She said, and I mean alive. We drill through 400 million orbits of earth to sea lilies and squid that bloom like black ghosts, and we kill to get there. Of course life sleeps deep in earth’s heavy body. Of course the seams of life are seamless. Of course we have forgotten, our hunger. Our water bodies tilt, our tides wash through, our salty blood seeks sea. We have not forgotten, our hunger. We are the adults now, she says to my sleeping hands, the fish who quicken in my body’s rivers, the roads outside press against the giant warm turning of earth. One in four mammalswill be gone, and their furred bodies, nipples, their warm breath gather in the corners. A tawny flank, an ear, a wet black eye. I think of the seals who watched us, bald round heads bobbing in the waves, the dark pools of their eyes following our every move. We were wrong about the underworld, we knew it would be this way, the waters gone from the leaves, the tongues, the rains, the tears. Not wasted, but taken.
after a talk by Sandra Steingraber
written on the for sale signs scattered and spreading up county road 8. Fall in the conifers, a rusty glow sinks then tags the mind, a thing forgotten, the tug of unraveling. The forest gives itself up, a luminous smear of exit— aspens quilt a dizzy yellow, and now this blanket of dead lodgepole pine. We can almost hear the strange rhythm that brings those beetles, thrums with weak music, the fungus that follows their footsteps, their marbled blue trails polished like a map on her kitchen floor. Still, an old woman can rest here, orchids in the boggy meadow, chanterelles on the fire road, a pine marten on the bird feeder watches her watch him through the window. Hungry moose furrow deep trenches through snow banks on the creek, which roars into spring’s swarm. We look through dead pine, the snowy teeth of James peak now visible, mountains rise like the grieving that rolls into this strange season, wheeling towards us, nameless on our animal tongues.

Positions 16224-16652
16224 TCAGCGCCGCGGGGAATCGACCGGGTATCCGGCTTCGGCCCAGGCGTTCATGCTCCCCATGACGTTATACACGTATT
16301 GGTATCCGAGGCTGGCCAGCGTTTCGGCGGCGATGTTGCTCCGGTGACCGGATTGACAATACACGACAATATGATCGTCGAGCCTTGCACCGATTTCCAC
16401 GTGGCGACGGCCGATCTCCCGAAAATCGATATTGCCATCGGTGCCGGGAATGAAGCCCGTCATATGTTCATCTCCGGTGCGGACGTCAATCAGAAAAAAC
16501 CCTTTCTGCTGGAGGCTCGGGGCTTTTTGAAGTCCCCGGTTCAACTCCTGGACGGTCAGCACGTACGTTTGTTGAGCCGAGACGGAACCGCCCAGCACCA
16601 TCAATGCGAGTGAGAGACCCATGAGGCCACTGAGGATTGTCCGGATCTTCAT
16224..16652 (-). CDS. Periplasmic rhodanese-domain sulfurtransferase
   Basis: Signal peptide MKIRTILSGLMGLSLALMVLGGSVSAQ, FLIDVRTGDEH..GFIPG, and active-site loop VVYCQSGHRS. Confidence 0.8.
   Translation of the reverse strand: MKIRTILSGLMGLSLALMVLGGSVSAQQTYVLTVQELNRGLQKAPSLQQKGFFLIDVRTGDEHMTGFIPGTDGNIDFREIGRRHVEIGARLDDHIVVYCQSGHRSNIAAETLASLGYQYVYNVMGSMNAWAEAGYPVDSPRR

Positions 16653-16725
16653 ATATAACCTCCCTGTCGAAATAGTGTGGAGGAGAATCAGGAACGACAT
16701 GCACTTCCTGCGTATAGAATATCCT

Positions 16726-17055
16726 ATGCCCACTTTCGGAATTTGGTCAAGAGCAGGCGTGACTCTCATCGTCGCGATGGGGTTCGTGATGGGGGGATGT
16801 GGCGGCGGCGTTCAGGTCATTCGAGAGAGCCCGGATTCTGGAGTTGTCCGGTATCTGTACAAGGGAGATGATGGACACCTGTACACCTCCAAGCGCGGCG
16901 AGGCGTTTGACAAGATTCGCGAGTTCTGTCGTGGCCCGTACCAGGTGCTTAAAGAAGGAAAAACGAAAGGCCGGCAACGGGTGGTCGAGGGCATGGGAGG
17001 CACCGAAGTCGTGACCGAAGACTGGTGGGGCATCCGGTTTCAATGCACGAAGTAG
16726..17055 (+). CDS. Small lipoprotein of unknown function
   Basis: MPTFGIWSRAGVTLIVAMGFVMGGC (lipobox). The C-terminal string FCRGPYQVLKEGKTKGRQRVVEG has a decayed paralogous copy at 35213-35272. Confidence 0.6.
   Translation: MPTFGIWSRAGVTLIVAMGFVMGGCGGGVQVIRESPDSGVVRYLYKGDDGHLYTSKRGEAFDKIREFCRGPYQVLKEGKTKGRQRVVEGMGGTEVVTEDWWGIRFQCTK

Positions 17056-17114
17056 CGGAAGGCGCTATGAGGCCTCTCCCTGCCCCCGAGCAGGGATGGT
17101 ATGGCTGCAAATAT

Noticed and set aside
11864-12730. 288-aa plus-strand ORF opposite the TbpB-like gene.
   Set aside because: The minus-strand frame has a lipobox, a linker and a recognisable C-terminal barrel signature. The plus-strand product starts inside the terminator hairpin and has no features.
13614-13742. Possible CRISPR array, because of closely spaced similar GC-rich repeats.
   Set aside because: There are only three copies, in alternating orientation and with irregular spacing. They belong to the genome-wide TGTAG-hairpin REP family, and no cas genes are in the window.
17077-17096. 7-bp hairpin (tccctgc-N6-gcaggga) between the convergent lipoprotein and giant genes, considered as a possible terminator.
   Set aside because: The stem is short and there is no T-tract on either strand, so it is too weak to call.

Poetry Judge Derek Sheffield says…
It is difficult to write well about the kind of loss associated with climate change, yet that is exactly what this poet has done. Instead of allowing didacticism to throttle lyricism, these poems speak with an authenticity and authority that comes from deft mingling of fact and the imaginative act. Grim irony and paradox riddle a sonic richness and the reality of the daily beauties of a world where “Still / an old woman can rest.” These poems are compelling and true to the wrenching complexity of our greatest challenge. Wilfred Owen was thinking of another kind of war when he wrote, “All a poet can do today is warn. That is why the true Poets must be truthful.” These poems call his words to mind, for nowadays mountains rise like the grieving that rolls into this strange season, wheeling towards us, nameless on our animal tongues.
Anne Haven McDonnell lives in Santa Fe, New Mexico, and teaches English and sustainability courses as an assistant professor at the Institute of American Indian Arts. Her poems have been published in Terrain.org and Flyway: Journal of Writing and Environment.